By Sofy Maxman, EI Blogger

World AIDS Day takes place on the first of December each year. Its purpose is multifold: to commemorate those who have died from an AIDS-related illness or complication; to show support for those currently living with HIV or AIDS; and to globally unite in fighting HIV/AIDS. It is a day that gives everyone the opportunity to show their support for the estimated 36.7 million people living with the HIV virus globally (worldaidsday.org) and to recognize both how far we have come since when the virus was first identified, and still yet how far we have to go both in treating and fighting the virus, and destigmatizing it.

It is important to recognize and talk about older folks living with an HIV/AIDS diagnosis. According to the CDC, people age 55 and older are more likely than younger people to not be diagnosed until their infection has already progressed to an AIDS diagnosis (cdc.gov). Had these folks been diagnosed sooner, the necessary precautions could have been taken to prevent the virus from progressing, and hopefully prevent more threatening immune-system damages. Older adults living with HIV are presented with difficulties when also dealing with other diseases or illnesses, which makes managing both all the more complicated. The mixing of medications can lead to further ailments, and it is important to be aware of how HIV medication mixes with others that doctors may be prescribing.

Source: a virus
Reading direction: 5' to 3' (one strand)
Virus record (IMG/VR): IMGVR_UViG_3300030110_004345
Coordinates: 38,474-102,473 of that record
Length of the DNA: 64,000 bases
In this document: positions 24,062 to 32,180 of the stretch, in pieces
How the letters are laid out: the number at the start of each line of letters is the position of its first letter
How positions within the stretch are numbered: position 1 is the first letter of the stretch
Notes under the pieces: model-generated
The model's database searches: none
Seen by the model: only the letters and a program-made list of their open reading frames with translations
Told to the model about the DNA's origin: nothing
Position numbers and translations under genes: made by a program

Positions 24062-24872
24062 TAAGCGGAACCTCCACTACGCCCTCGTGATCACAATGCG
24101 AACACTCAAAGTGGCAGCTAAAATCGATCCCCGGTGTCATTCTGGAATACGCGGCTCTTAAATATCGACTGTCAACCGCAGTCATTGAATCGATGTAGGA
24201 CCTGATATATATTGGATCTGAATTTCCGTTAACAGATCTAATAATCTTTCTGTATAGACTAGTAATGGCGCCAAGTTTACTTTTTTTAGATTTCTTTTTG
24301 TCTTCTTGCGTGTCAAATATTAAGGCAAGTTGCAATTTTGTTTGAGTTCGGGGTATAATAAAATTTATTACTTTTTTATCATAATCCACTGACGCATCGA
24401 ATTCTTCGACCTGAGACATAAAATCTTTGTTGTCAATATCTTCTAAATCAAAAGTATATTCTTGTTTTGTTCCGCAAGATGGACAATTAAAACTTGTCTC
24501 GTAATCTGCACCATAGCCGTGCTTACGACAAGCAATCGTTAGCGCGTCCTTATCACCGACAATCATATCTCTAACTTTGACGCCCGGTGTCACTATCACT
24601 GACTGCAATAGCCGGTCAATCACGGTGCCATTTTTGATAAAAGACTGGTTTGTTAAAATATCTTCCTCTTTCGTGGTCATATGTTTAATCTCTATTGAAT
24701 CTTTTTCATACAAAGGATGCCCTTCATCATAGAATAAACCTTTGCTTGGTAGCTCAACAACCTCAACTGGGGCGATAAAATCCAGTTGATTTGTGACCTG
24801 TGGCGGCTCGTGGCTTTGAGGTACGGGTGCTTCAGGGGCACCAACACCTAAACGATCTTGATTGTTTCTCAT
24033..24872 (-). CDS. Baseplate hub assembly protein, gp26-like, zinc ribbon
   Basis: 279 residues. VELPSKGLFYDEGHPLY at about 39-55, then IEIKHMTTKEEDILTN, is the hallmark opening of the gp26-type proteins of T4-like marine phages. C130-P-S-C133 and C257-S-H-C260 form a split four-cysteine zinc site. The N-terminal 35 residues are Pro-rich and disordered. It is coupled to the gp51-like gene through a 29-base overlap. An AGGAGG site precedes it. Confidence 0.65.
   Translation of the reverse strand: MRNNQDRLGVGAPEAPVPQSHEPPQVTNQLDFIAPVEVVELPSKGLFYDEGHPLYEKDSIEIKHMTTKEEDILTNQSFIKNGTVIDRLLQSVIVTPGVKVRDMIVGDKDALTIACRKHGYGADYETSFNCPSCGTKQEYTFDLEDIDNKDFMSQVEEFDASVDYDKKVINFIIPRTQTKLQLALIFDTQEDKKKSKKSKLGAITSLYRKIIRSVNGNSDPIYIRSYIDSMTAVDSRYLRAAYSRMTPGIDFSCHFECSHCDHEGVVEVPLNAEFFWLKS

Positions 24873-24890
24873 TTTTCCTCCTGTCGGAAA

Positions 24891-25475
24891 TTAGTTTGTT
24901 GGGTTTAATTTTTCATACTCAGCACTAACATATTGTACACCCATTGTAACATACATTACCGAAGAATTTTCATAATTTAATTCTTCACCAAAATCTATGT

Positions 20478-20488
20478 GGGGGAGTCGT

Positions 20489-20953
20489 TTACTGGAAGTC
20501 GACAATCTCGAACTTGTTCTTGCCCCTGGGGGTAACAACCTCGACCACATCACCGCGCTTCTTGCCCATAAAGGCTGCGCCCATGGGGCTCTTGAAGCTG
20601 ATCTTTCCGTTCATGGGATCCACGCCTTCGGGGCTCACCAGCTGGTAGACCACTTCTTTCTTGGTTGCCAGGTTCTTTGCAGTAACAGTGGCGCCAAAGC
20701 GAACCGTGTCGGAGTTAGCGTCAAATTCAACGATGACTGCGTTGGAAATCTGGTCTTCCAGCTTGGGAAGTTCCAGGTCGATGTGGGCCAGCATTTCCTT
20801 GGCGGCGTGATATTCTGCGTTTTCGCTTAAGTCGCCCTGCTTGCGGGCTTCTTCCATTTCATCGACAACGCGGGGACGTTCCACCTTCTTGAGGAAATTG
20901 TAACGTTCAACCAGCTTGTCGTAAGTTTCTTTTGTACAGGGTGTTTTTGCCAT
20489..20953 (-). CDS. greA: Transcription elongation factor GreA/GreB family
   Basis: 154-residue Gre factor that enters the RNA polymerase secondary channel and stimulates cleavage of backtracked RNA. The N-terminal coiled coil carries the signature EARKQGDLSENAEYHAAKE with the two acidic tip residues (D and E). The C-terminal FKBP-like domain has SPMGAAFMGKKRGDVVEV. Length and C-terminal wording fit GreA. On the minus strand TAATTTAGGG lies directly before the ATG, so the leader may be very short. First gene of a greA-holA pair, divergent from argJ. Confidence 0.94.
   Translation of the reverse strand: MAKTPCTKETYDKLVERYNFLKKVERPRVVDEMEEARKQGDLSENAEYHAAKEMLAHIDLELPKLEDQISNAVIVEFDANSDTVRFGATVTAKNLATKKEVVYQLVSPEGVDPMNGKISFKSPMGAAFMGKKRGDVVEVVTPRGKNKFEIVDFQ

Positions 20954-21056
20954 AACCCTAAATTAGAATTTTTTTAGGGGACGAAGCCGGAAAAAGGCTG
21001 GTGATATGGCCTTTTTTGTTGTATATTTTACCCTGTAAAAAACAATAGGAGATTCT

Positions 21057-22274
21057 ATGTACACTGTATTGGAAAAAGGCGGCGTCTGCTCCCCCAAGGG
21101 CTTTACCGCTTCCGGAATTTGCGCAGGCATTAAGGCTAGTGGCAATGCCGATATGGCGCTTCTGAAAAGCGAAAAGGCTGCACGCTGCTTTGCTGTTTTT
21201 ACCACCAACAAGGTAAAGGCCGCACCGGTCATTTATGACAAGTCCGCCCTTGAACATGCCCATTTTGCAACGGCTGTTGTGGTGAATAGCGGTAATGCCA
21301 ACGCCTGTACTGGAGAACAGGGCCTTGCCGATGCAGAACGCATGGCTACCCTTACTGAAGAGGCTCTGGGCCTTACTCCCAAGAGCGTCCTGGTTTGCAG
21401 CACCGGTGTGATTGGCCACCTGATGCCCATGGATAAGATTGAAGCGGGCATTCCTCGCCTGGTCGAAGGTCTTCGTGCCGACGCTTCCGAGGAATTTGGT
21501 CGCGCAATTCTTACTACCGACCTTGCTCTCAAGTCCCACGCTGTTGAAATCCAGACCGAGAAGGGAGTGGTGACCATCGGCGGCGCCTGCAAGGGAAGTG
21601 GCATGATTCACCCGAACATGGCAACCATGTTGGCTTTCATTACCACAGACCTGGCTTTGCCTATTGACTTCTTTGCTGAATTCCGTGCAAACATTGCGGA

Since the inception of World AIDS Day, each year has been given a theme. Some from years past include: “Getting to Zero” (2011), “Women, Girls, HIV and AIDS” (2004), and “Discrimination and Stigma” (2002-03). This year’s theme is “My health, My right.” This theme encompasses the right of everyone to be given the highest standards of health care, without facing discrimination. Fair and proper health care must be accessible for every citizen, as must the right to access this care without fear or threat of discrimination. This is a constant barrier for folks living with HIV/AIDS and must be addressed.

There is a lot still to be done in the fight against HIV and AIDS. Huge strides have been made, and huge strides are to come. For more information on World AIDS Day, see the following:

http://www.unaids.org/en/resources/presscentre/pressreleaseandstatementarchive/2017/november/20171106_myhealth-myright

https://fight.org

https://www.cdc.gov/features/worldaidsday/index.html

https://www.worldaidsday.org/about